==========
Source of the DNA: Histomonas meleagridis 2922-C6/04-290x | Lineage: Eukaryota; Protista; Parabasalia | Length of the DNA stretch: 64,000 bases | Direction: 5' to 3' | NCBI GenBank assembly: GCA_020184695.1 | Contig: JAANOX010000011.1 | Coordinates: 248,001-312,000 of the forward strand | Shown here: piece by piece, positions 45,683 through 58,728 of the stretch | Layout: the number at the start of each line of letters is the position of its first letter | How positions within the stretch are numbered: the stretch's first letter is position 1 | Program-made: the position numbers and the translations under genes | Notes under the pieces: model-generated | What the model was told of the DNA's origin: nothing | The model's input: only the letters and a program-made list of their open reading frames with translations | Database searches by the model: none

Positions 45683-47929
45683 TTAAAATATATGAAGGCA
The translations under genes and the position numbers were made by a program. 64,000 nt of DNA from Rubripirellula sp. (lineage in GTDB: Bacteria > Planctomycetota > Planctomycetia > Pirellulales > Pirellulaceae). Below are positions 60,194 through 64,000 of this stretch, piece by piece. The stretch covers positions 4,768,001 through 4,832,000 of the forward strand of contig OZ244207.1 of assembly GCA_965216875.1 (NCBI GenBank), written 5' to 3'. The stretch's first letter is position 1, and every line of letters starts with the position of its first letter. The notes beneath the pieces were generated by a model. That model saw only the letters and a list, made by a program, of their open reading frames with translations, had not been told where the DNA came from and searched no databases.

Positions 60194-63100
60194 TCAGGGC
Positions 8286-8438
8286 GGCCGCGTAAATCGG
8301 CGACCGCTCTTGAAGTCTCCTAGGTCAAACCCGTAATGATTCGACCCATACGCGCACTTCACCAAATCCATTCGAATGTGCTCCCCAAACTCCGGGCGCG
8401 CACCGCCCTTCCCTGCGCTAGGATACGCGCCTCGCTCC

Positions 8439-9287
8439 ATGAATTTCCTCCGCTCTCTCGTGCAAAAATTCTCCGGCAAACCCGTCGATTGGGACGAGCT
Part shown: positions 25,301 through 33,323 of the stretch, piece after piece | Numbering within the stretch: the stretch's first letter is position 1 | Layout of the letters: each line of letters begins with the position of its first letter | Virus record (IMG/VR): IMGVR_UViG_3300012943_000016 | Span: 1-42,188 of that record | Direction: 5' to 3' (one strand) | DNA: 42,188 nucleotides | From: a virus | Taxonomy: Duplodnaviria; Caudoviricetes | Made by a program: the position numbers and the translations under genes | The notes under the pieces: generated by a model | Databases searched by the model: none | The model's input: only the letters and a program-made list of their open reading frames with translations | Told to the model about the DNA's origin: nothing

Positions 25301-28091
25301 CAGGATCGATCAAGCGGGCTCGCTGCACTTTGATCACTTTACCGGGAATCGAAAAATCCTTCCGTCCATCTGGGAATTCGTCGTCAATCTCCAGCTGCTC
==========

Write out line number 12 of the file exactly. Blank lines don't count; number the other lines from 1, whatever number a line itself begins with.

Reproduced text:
8439 ATGAATTTCCTCCGCTCTCTCGTGCAAAAATTCTCCGGCAAACCCGTCGATTGGGACGAGCT